Karl von Frisch (1886-1982) was a celebrated Austrian ethologist (a subsection of zoology which focuses on animal behavior). The son of a urologist father and the youngest of four sons (all of whom went on to become university professors), Frisch became legendary in the zoological community for his foundational work with Apis mellifera carnica–the European honey bee. Spending years in keen study of the creatures, Frisch was the first to recognize the sharpness of their sense of smell, and to point out that bees are “flower constant”–often passing over (in a somewhat Romantic fashion that must have been appealing to the German-speaking Frisch) more pollen-full or nectar-rich flowers in order to visit select species or morphs of their preference. He also did foundational work on the ways in which bees orient themselves in space, showed that bees have limited color vision (tending toward the ultraviolet spectrum, so that while bees cannot distinguish between red and black, they can see vibrant patterns in a flower that to the human eye looks monochrome), and was the first apiologist to successfully interpret the so called “waggle dance”–a complex series of movements by which a bee recently returned to the hive communicates to his fellows the exact location of a distant food source.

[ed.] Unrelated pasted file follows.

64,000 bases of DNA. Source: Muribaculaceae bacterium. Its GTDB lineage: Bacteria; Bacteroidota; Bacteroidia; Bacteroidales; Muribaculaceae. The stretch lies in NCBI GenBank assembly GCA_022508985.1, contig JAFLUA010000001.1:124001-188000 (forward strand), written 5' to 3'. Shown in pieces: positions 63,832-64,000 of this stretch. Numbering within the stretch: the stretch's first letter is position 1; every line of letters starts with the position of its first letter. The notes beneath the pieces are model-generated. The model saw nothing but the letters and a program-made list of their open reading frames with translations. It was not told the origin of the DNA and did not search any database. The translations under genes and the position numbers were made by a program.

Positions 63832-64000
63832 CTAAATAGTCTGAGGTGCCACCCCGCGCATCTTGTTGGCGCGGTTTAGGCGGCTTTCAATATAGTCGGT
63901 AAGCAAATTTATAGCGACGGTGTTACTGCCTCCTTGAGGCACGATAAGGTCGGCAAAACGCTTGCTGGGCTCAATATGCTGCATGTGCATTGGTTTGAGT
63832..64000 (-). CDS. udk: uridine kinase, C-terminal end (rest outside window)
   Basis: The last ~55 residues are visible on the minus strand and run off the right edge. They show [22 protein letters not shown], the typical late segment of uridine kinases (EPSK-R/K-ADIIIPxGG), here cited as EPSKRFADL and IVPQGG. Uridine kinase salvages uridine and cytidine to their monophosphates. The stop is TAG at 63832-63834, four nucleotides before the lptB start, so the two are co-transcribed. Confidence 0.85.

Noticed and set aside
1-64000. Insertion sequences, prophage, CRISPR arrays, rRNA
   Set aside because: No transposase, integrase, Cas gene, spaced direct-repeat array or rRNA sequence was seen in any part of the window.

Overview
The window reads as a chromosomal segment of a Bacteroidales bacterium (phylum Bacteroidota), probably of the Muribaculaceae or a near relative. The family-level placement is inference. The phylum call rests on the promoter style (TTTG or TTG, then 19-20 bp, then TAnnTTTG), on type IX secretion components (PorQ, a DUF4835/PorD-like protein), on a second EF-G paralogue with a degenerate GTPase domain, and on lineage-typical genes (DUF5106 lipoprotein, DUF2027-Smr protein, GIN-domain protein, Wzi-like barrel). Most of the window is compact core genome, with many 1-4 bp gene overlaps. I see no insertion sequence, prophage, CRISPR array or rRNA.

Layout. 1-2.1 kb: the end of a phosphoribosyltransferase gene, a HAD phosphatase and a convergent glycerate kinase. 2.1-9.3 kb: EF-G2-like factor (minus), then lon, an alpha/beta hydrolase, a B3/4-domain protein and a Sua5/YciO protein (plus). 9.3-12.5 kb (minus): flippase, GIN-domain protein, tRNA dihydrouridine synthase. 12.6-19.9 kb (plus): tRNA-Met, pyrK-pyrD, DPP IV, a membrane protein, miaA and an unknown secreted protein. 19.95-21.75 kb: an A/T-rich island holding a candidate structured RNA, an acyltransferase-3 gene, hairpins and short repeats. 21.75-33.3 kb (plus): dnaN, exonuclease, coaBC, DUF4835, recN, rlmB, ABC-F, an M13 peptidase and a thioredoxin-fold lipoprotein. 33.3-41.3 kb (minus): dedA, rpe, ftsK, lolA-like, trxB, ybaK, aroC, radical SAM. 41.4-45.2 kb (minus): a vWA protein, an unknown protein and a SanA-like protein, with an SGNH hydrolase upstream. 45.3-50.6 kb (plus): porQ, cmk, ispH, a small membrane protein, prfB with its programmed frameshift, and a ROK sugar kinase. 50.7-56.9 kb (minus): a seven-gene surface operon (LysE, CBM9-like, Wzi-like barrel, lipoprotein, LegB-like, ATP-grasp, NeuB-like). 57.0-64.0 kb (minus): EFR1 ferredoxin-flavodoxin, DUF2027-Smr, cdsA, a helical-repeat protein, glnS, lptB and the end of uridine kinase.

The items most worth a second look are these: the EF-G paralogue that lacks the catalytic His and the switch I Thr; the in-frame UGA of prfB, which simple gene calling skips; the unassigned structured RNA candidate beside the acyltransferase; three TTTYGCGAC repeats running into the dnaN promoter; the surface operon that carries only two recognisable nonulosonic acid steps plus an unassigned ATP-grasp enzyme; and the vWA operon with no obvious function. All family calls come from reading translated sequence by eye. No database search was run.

But his life was not all bees and lemonade, for Frisch’s career came into full bloom just a few years before the National Socialists came to power in Germany. The perceived liability of having one Jewish grandparent led to his eventual dismissal from his post as head of the University of Munich’s Zoological Institute, despite the supportive staff and colleagues there. This was only a convenient excuse, however. More direct reason for his dismissal lay in the fact, as reported by a jealous colleague to officials of the Reich, that Frisch refused to debase his scientific instincts or integrity by extrapolating–as was common among regime-loyal scientists–lessons from apian society that would fall in line with Nazi propaganda. After the war he returned to his post at the university, and before his death was the winner of such prizes as the Balzan Prize for Biology, foreign honorary membership in the American Academy of Arts and Sciences, and in 1973 a Nobel Prize for Physiology or Medicine. // Patrick Barrett